Your bed provides not only warmth, but also plenty of moisture via your breath and perspiration, as well as food for dust mites in the form of your dead
skin. Your bed is a haven for dust mites; that's why it's important to cover your mattress and pillows in Allergy
Armor dust mite encasings that zip up to trap dust mites inside, cutting them off from their food source.
Because it absorbs moisture, carpet is also a haven for dust mites. Kill dust mites and deactivate their allergens in carpets
with dust mite powders & sprays.
Humidity & Mold
The Asthma and Allergy Foundation of America (AAFA) recommends keeping the relative humidity below 45 percent to prevent mold growth. Use
a humidity gauge to measure the relative humidity and
a dehumidifier to lower the humidity.
Certain rooms tend to be more conducive to mold growth. We've all seen mold growing in a bathroom, for instance. Certain closets and cabinets may also provide
an ideal environment for mold. Eva-Dry Mini Dehumidifiers work well in small spaces, and they
absorb moisture without using electricity. M-1 House
Wash and M-1 Sure Cote Sealant will help you clean up and prevent mold growth.
If you're allergic to mold, be sure to wear an allergy mask, gloves, and non-vented goggles when cleaning up
mold - and try to clean problem areas frequently to prevent build-up. If the mold growth is substantial (more than what you might see growing in a typical
bathroom, for example), or if you suspect that it may be toxic mold, you should call a professional mold remediation service.
Basements are notorious for mold growth. If you smell a musty odor in your basement, you're most likely inhaling mold spores. Dehumidification will vanquish
the mold as well as the unpleasant odor.
It's also important to keep the air moving inside your home. Fans, air conditioners, and air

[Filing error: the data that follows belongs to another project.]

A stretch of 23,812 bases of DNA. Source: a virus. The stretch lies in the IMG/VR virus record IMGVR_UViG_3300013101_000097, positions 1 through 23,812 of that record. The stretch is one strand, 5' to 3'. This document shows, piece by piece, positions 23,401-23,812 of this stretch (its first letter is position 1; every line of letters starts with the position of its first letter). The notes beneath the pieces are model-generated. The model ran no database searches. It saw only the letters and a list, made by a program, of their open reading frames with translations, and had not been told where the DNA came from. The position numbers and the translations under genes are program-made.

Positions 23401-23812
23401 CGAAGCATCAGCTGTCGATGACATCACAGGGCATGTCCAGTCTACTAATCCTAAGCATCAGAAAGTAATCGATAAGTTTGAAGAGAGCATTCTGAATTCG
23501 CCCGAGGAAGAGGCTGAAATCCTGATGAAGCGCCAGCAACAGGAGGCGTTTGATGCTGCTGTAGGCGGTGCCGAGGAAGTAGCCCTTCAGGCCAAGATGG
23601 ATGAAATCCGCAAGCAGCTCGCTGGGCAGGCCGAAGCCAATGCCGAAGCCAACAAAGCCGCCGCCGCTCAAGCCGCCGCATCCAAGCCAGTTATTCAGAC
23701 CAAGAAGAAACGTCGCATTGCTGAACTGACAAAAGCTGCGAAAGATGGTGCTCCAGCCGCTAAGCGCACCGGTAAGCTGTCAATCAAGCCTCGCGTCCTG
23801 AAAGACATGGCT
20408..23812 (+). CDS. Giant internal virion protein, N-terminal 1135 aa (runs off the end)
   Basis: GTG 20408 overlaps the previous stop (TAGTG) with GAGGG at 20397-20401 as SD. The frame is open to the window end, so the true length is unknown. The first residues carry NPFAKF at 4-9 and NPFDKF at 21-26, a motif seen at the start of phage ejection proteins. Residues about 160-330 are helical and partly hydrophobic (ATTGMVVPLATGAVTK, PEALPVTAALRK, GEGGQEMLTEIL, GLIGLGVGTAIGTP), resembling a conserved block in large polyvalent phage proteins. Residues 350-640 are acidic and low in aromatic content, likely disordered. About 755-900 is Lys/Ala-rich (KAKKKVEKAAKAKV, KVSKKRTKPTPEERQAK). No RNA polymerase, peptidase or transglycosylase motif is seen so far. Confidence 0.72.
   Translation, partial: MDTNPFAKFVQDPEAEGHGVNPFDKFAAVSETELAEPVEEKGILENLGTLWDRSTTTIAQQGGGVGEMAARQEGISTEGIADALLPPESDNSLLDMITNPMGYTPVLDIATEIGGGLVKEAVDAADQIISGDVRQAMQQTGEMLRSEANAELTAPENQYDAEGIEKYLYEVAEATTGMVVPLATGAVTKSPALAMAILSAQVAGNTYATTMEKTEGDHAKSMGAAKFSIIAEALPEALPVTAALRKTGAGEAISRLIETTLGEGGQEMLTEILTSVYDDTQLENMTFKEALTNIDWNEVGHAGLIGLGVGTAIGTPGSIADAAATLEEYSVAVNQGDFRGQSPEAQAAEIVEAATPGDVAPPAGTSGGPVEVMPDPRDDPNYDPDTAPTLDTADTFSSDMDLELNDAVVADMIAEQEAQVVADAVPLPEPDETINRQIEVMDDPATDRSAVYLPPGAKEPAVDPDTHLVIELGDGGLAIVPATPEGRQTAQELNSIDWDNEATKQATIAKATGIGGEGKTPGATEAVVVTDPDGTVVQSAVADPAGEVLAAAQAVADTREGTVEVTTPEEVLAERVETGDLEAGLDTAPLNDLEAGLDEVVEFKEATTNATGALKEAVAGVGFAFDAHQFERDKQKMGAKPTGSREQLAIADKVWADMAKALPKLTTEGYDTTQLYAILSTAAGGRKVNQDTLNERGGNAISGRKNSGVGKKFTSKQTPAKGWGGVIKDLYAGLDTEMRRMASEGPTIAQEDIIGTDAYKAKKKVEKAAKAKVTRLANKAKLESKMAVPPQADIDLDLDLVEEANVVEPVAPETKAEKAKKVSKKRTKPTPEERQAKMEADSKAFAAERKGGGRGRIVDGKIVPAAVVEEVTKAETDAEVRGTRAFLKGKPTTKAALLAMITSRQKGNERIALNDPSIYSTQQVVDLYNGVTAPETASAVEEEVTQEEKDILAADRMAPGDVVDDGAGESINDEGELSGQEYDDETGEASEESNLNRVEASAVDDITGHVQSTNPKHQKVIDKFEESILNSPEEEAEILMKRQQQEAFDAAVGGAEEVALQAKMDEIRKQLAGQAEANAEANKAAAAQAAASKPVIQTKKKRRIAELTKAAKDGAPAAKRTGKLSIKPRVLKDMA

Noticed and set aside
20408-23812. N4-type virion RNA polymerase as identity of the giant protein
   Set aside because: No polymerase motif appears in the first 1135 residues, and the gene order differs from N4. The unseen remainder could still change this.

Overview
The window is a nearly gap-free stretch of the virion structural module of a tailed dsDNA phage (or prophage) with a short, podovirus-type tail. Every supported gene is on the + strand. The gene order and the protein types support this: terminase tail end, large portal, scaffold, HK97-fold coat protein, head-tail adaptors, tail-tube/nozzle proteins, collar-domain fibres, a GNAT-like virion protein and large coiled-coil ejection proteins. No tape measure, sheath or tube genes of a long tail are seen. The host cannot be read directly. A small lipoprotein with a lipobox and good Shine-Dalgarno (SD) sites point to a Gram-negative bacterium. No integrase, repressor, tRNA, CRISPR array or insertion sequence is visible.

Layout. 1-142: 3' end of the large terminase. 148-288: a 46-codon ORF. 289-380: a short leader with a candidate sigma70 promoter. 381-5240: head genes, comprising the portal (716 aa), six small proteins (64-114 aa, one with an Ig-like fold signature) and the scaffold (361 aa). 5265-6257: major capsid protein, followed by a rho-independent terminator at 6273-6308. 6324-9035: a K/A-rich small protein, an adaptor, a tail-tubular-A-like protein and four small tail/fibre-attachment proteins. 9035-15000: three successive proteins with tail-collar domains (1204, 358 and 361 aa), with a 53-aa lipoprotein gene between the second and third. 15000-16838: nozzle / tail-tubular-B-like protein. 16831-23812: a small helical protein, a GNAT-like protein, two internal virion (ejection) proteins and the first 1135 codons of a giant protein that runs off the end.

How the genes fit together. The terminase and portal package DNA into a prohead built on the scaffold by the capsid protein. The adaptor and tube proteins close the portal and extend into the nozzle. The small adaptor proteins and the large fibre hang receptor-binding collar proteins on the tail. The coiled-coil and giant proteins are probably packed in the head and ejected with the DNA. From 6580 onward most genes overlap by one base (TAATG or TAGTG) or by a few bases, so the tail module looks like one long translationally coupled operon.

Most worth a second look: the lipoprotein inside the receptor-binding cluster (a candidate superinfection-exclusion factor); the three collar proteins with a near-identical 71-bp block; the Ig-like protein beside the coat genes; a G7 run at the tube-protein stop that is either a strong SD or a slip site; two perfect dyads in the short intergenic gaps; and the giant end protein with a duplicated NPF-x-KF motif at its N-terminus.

purifiers all help control mold growth. AchooAllergy.com represents great air purifier brands
like Austin Air,
The most dangerous type of mold appears in standing water after leaks and floods. Standing water provides an environment for the toxic
mold Stachybotrys, also known as black mold. You should repair any leaks immediately, no matter how small.
The most damaging mold often grows for weeks, months, or years out of sight, behind a wall, or in a basement or closet, unbeknownst to all. Small
leaks that go unnoticed are the most dangerous type.
The Water Alarm allows you to detect leaks before mold growth or water damage can occur. Place
water alarms in basements, under sinks, under water heaters, and wherever leaks may go unnoticed. After the sensors detect water, a loud alarm sounds at 110 decibels for up to 72 hours. Since you already have fire
alarms your home, it only makes sense to have water alarms - because your home is actually 85% more likely to be damaged by water than fire.
In nature, mold plays a key role in the ecosystem by breaking down decomposing organic matter - but in your home, mold is an agent of allergy, infection, and
destruction. High humidity promotes the growth of mold and dust mites, draws other pests, causes building materials to rot, and may destroy the structural
integrity of your home. Humidity control, then, is not only a simple method of allergy relief; it's also a wise investment in your health and your home.
Originally featured in the June 2007 issue of Allergy Consumer Report.